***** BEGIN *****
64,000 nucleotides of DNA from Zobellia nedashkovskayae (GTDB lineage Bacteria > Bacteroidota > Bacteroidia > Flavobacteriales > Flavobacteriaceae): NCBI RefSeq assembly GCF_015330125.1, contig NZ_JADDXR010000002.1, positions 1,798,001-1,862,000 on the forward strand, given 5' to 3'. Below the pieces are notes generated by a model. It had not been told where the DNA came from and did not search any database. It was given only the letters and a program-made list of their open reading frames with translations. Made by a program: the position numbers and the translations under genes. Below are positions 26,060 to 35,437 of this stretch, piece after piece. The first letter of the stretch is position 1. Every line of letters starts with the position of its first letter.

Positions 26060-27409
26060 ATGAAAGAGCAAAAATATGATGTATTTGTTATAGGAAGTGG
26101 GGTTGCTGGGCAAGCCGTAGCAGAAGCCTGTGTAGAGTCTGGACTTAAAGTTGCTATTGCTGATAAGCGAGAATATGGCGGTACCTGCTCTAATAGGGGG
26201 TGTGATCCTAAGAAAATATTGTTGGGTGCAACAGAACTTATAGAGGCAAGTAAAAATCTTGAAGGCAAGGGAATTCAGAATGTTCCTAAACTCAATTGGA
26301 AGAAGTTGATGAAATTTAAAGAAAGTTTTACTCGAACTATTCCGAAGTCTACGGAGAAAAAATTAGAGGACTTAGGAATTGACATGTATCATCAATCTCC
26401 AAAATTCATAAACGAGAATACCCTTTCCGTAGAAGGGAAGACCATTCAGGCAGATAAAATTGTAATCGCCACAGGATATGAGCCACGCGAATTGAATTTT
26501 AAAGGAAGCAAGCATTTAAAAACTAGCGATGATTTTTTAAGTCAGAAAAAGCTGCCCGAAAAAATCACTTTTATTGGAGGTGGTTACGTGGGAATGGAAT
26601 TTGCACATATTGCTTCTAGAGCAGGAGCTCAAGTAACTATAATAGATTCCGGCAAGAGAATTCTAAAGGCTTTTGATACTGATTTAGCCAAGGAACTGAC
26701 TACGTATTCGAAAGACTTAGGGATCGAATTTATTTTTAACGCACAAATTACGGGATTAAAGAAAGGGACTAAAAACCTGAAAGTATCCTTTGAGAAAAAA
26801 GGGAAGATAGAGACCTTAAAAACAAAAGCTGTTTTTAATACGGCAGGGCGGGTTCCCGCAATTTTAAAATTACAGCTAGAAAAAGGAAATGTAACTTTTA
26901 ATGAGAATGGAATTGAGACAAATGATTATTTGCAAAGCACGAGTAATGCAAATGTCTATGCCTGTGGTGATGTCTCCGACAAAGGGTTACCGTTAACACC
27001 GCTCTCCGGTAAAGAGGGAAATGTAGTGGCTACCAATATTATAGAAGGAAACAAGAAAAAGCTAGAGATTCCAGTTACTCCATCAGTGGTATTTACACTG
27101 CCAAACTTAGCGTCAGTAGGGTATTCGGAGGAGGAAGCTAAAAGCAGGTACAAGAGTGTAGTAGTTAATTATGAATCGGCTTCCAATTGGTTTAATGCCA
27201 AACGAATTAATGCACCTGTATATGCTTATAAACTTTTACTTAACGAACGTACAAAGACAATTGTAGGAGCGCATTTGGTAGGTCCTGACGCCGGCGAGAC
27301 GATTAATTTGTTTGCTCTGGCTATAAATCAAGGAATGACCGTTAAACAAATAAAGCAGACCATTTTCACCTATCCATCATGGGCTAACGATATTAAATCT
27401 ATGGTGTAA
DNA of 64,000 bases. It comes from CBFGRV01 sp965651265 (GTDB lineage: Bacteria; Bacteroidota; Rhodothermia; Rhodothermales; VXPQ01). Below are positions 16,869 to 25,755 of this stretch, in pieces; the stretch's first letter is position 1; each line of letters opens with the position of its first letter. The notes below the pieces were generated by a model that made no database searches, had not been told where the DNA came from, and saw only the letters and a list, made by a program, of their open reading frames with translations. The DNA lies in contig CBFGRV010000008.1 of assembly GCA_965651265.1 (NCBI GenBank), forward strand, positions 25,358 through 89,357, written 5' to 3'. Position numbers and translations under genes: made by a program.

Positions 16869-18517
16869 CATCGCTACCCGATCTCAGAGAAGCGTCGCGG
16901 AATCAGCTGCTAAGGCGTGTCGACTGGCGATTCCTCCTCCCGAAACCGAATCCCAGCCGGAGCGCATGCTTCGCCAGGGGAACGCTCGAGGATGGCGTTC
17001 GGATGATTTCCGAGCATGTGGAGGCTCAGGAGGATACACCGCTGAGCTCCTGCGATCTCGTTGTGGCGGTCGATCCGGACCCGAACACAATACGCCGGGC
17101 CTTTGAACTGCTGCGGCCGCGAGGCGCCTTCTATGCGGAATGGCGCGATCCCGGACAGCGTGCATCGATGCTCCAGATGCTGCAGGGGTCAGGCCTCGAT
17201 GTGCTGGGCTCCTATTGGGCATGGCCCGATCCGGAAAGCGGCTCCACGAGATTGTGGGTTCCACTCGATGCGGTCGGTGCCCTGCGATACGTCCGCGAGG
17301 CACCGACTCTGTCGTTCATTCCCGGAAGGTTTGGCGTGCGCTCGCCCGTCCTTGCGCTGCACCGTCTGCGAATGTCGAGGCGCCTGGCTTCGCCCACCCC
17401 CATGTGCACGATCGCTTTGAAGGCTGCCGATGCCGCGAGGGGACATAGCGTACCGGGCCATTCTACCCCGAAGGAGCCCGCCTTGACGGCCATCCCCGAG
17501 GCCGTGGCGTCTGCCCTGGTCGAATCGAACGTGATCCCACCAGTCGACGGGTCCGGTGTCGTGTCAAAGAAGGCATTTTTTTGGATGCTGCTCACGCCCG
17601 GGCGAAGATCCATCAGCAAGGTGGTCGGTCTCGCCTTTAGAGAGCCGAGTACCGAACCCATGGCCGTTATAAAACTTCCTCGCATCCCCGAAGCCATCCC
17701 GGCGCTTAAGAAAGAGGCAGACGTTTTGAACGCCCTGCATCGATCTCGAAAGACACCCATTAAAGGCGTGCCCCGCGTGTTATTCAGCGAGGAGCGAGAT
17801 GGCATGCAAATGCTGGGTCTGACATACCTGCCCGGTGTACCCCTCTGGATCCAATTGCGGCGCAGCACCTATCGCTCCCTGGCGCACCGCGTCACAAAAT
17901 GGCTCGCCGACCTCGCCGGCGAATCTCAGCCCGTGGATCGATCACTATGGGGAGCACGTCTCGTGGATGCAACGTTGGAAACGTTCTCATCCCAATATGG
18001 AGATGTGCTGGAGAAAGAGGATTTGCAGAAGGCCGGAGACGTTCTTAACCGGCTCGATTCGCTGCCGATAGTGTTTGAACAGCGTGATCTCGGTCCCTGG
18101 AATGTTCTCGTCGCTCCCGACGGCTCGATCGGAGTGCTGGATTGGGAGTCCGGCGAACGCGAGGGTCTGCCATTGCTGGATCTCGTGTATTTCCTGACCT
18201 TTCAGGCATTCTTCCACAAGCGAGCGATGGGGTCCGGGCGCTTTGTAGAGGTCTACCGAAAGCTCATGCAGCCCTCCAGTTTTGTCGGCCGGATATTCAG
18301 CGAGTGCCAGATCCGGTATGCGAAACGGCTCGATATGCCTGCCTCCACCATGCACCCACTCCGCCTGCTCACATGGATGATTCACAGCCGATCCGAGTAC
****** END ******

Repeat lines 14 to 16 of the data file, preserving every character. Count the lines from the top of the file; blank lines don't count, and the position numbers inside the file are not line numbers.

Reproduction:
27101 CCAAACTTAGCGTCAGTAGGGTATTCGGAGGAGGAAGCTAAAAGCAGGTACAAGAGTGTAGTAGTTAATTATGAATCGGCTTCCAATTGGTTTAATGCCA
27201 AACGAATTAATGCACCTGTATATGCTTATAAACTTTTACTTAACGAACGTACAAAGACAATTGTAGGAGCGCATTTGGTAGGTCCTGACGCCGGCGAGAC
27301 GATTAATTTGTTTGCTCTGGCTATAAATCAAGGAATGACCGTTAAACAAATAAAGCAGACCATTTTCACCTATCCATCATGGGCTAACGATATTAAATCT